When I was taking my kids to baseball games, they often brought friends along. We (well, okay, mostly I) insisted that they name their walk-up song before the third inning. (In most parks, batters on the home team get to specify what song is played over the PA when they come to bat.) My family had, of course, settled on their own songs long ago. Otherwise, I’d have exerted the most powerful leverage available. Withholding snacks.
Since then, I always ask people for their walk-up song when I watch a game with them for the first time. I’d like to pretend that it gives me some insight into their soul, or their values, or even their musical tastes; but mostly it’s just something to talk about during pitching changes. I am, however, always surprised when other people haven’t already given this decision that much thought. But I guess that’s to be expected. I’m also taken aback when people don’t like gambling, fried bologna, hoppy craft beers, or The Godfather movies. (At least I and II.)
My walk-up song is “No More Mr. Nice Guy” by Alice Cooper. Jacquito’s is “Jumpin’ Jack Flash”, and Gan insists he’d pick “Feelings” by Barry Manilow. I choose to believe that Gan doesn’t really understand the question.
Over the rest of the season, I’m conducting a non-scientific, non-random survey (those being all the rage these days) of the beer preferences of Indianapolis Indians fans. I’ll log the type of beer being consumed by each fan I see wearing major league apparel. (I have to figure out how to handle people wearing a cap from one team and a jersey from another. Although my nephew posits that I am the only person who does this.) At tonight’s game I found the following:
Pirates fan….craft beer
Reds fan……BuLiCo (either Bud, Miller Lite or Coors. I don’t think it matters which)
Phillies………Yuengling (should consider merging category with BuLiCo)
Red Sox……all appeared to be under legal drinking age
I think the crowds at minor league parks are very different from those at major league games. For one thing, they’re not as interested in the result, unless it’s a playoff game or a critical late-season contest. Minor league fans are a lot more interested in socializing, taking selfies (more on that later), and getting snacks.
I also think minor league fans are more critical of players and eager to appear knowledgeable to other fans.
Player drops a fly ball or kicks a grounder….”THAT”S WHY YOU’RE IN TRIPLE-A!”
Umpire calls a ball against opposing hitter when it appears (from a 45 degree angle and 300 feet away) to be a strike…………………”COME ON UMP! YOU BELONG IN A- BALL!”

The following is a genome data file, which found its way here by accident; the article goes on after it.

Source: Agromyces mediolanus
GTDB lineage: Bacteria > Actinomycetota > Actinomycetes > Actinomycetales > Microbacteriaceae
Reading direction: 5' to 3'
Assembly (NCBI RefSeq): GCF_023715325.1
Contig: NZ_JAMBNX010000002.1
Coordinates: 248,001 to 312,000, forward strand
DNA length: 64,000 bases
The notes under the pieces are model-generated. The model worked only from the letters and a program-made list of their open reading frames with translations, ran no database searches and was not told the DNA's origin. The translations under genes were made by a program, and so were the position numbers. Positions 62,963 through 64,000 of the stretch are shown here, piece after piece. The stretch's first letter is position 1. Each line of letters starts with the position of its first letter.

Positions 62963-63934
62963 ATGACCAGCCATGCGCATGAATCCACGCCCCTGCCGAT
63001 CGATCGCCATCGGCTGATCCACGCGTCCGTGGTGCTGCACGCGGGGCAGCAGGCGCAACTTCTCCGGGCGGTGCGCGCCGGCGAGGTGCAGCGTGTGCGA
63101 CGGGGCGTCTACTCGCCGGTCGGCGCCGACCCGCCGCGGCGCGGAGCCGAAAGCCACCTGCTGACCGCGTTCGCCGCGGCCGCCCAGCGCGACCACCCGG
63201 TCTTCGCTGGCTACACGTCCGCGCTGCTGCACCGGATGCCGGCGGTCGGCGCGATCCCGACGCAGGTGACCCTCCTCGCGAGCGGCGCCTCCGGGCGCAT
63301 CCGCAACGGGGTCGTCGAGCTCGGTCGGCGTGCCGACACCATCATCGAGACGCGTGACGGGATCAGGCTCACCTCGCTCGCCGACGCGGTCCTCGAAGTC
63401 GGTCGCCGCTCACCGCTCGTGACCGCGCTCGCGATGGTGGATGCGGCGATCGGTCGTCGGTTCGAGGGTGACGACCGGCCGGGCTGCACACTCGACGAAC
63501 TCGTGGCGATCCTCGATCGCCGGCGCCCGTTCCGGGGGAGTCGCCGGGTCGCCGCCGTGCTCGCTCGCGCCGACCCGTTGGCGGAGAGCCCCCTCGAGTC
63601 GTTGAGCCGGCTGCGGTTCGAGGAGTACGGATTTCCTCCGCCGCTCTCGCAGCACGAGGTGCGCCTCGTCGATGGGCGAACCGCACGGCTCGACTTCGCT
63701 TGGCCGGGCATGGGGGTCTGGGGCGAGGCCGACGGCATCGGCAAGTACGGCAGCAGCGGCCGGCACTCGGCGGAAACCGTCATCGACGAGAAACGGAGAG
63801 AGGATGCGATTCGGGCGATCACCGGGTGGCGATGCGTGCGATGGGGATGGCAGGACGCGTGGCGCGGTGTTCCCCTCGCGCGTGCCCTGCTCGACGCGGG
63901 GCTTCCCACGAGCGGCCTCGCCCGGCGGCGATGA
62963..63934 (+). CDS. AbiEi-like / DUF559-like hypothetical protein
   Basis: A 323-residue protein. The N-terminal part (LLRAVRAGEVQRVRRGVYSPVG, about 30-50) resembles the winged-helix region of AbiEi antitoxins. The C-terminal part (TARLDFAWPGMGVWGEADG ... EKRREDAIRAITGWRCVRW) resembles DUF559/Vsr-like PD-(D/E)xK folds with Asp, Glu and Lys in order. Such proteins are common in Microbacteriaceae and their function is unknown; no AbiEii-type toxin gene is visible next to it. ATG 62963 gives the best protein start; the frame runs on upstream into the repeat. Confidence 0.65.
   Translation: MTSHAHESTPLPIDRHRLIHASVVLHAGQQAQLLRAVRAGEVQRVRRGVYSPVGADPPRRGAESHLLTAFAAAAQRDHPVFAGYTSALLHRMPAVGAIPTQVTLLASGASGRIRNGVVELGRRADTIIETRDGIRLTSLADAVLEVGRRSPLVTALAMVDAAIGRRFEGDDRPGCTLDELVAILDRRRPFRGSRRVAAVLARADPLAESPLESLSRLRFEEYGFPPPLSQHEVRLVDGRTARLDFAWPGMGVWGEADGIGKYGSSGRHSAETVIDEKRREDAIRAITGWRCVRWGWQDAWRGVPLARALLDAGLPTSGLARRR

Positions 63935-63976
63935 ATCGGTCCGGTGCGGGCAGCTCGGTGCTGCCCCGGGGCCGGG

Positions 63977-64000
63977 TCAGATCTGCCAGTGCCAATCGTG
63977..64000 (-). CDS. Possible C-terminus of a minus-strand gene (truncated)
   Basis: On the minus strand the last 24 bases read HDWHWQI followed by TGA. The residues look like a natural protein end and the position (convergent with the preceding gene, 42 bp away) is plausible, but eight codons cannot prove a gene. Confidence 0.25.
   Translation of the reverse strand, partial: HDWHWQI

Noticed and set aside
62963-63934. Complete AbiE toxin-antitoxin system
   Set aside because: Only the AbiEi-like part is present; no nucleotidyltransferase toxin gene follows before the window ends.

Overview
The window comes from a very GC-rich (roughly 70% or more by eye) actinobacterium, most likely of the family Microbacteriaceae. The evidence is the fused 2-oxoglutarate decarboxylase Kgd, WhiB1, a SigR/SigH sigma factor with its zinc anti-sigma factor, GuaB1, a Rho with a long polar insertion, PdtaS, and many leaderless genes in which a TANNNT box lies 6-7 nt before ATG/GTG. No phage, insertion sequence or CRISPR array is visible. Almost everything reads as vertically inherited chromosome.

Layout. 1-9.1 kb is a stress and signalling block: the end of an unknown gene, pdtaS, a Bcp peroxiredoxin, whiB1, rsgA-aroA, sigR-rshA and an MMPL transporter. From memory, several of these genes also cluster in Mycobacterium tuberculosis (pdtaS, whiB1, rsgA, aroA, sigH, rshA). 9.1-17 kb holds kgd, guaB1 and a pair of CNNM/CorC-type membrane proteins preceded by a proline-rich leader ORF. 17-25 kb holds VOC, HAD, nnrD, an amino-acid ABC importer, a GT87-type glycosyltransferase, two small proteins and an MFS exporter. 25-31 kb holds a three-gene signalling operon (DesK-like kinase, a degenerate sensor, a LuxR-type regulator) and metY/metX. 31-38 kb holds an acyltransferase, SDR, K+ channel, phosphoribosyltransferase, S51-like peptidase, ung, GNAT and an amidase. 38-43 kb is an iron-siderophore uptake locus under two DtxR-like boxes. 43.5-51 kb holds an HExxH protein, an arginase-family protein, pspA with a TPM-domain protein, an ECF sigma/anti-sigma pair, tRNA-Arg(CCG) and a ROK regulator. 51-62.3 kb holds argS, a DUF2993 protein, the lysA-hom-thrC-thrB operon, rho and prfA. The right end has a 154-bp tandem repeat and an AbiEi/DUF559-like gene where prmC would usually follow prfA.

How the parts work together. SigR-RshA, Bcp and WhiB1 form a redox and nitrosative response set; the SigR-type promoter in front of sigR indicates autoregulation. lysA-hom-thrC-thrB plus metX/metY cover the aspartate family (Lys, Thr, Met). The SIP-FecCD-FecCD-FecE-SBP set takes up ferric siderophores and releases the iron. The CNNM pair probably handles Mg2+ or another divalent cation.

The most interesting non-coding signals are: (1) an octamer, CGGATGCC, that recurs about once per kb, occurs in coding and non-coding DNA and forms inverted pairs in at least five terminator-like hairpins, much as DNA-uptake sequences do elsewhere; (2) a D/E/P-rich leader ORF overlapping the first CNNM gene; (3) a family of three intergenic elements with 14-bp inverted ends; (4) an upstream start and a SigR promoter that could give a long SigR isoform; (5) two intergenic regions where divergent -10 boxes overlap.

Manager leaves a pitcher in despite walking two batters in the third inning….”YOU GOTTA GET HIM OUTTA THERE!”
All these despite a) the fielder is playing out of position to back up an injured teammate, b) the ump obviously…ah, never mind, and c) in the minors the pitcher’s staying in for his designated number of pitches, no matter how many guys he walks.
I almost never hear ill-informed stuff at major league games (other than the carping about balls and strikes). But I do hear a lot more complaining about managerial moves and player effort.
I also think fans are a lot more sensitive to blocking other people’s views at MLB games. When I was an usher in Indianapolis, I spent a lot of time walking down the aisle asking people to take their seat while the ball was in play. Fans would routinely decide that the very best time to gather the family for a photo with the field in the background was the middle of an at-bat. This is a problem for a couple of reasons. First, it blocks the view of other people trying to watch the game. But it’s also really dangerous. In my short time as an usher, I saw several inattentive fans get clocked by foul balls, including a kid who lost several teeth.
Fans at Victory Field also routinely get up in the middle of an at bat to go to the concession stand. In major league parks, I’ve seen a lot of people get upset about this, and I don’t blame them. You really should wait until the inning ends, but at least until after the at-bat.
Maybe this is all part of the general coarsening of society. Maybe it’s just the general coarsening of me. But, either way. Just stop it.
In my last post I mentioned that interviewing players was one of my least favorite parts of covering baseball. One of the best parts was sitting at the open window of the press box after the story was in and the fans had gone home. I loved sitting there sipping a cold beer with a breeze blowing in my face, the ballpark empty except for the grounds crew and the cleaning people.
As the sanitation workers moved through the stands, occasionally talking among themselves in Spanish, the grounds crew would tamp down the dirt around home plate, rake the infield and scoop up the baseline chalk. Then they’d cover home plate and the pitcher’s mound, and roll out the big tarps if rain was expected overnight.
By then, the cleaning people would be gone and you could hear the groundskeepers’ conversations.
There are few things that look more perfect, more in the right place, than an empty baseball field after a game. I sometimes toyed with the idea of turning out the press box lights, waiting for the grounds crew to leave and just staying in the ballpark all night. Even if there was overnight security (and I don’t think there was), I knew the stairways and corridors well enough that I could have stayed hidden. I always wondered what it’d be like to pass the night on an empty field and watch the sun come up over the skyline.
It’d be a dumb thing to do and, if caught, I’d have lost my press pass (and maybe gotten myself arrested). But sometimes I still think about that when we’re leaving after a game.